Similar results have been found in other states studying the added cost of seeking death. A 2003 performance audit sponsored by the Kansas Legislature found that death penalty trials cost 70 percent more on average. And a report by the Tennessee State Comptroller found a cost increase of 45 percent for seeking death.
“Every district attorney I have ever met has said that their office is short-staffed and that they need more people, especially these days,” Minsker said. “If a DA’s office can truly allocate thousands of hours of staff time to a death penalty case, without any impact on the workload of the office, then the office should lay people off and let the county use that money for more urgent needs.”
Diane Bellas, the Alameda County public defender, agrees that death penalty cases cost more. “I think the ACLU’s figure about the added cost of charging death is accurate,” she said.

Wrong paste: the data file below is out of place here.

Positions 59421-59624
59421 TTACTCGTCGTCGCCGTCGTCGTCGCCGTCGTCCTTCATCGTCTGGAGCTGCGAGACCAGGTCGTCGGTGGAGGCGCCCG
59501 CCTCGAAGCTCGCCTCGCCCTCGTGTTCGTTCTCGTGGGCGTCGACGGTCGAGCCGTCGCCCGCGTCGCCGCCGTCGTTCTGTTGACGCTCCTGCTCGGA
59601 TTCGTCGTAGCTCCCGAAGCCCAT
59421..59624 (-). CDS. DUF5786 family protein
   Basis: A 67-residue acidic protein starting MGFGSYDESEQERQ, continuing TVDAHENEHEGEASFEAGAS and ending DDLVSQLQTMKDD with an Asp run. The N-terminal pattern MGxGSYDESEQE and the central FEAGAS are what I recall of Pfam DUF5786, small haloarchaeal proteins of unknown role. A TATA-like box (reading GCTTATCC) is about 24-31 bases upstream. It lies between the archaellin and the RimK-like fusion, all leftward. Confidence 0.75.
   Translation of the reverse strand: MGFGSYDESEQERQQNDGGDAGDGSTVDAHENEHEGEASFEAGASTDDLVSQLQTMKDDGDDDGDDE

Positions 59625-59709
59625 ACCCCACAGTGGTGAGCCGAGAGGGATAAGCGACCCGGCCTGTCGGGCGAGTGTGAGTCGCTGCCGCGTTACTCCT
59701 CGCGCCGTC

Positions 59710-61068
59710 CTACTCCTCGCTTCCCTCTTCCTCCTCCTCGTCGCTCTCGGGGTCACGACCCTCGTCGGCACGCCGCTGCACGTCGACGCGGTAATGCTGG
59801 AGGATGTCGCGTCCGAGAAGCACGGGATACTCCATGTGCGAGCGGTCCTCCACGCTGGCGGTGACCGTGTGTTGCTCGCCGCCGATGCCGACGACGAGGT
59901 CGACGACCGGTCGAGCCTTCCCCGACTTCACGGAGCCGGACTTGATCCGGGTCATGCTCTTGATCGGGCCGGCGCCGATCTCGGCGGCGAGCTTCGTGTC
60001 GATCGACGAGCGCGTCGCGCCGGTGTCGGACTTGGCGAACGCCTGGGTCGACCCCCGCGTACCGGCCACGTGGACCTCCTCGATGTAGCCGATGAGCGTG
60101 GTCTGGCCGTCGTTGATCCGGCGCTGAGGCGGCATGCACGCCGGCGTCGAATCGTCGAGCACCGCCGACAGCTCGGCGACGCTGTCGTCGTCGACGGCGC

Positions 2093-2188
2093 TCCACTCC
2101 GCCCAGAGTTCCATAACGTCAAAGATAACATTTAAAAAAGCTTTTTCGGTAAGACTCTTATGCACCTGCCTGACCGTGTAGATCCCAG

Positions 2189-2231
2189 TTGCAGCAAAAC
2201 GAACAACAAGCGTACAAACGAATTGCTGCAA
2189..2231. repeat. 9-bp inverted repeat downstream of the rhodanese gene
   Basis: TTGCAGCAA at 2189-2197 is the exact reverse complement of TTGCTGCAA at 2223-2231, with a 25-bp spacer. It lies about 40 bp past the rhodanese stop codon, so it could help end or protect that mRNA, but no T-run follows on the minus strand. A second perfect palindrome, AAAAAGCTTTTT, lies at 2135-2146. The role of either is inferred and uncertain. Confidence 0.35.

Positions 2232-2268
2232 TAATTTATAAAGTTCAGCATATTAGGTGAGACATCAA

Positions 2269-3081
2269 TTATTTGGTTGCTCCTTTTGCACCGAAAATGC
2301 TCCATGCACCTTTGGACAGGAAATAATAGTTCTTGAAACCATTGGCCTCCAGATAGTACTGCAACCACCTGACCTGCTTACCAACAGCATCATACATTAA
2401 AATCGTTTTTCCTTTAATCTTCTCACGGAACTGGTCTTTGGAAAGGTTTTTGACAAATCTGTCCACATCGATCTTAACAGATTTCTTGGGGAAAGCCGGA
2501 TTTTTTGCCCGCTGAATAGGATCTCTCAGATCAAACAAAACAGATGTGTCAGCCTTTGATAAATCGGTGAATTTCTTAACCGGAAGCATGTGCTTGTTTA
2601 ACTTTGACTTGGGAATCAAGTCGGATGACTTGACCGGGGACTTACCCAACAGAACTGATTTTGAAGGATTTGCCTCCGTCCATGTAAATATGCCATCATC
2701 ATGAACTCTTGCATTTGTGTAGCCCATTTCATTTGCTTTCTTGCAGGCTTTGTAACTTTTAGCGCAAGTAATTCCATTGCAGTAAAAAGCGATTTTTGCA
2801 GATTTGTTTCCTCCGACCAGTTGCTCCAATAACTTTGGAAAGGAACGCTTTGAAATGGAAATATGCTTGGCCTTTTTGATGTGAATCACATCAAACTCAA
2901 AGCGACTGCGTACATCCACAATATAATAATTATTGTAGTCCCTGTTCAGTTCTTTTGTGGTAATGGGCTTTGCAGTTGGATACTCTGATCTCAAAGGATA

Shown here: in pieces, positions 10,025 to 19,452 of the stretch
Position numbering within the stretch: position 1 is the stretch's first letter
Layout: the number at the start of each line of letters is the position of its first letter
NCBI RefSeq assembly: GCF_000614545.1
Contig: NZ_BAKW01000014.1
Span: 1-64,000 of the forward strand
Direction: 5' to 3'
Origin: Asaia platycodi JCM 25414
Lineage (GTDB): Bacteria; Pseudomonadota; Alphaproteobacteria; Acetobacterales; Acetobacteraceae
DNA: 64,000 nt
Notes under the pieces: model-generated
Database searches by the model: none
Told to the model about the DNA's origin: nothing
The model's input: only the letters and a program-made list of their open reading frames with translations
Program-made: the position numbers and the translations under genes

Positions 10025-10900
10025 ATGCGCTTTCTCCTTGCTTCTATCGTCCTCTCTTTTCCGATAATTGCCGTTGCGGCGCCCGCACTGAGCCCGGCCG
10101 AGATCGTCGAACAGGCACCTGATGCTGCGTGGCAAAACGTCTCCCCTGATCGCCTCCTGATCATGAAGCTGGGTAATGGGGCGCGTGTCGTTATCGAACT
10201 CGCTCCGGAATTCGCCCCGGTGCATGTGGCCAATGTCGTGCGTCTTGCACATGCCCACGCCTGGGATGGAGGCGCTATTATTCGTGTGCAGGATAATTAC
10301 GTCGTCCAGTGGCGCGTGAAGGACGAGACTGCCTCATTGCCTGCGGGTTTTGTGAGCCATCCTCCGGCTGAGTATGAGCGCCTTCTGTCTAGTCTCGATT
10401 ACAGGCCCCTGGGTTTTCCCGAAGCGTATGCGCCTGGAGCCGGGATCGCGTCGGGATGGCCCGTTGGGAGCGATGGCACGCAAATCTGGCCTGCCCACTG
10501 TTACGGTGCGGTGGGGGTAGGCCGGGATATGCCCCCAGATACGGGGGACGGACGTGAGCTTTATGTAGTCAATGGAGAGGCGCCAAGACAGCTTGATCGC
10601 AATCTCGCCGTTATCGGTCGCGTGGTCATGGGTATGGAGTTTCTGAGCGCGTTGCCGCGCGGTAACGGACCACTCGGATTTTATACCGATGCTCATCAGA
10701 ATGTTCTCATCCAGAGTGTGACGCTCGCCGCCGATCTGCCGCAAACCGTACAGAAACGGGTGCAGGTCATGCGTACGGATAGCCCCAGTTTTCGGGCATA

But whether or not the ACLU’s accounting is accurate doesn’t matter to some death penalty supporters. “I’m not sure there is any way to know the right answer, and in any case it is a distraction from the main issue,” wrote University of California at Hastings Law Professor Rory Little. “Folks who oppose capital punishment don’t oppose it based on cost; they feel it is immoral and barbaric. This is not a debate that will be decided on cost figures.”
Little’s point is that one arises over and over in conversations with death penalty supporters: If the death penalty is the right thing to do, its cost is almost beside the point. “No matter what the cost, I would support the death penalty,” said Chris Breen, sergeant at arms for the San Francisco Police Officers Union.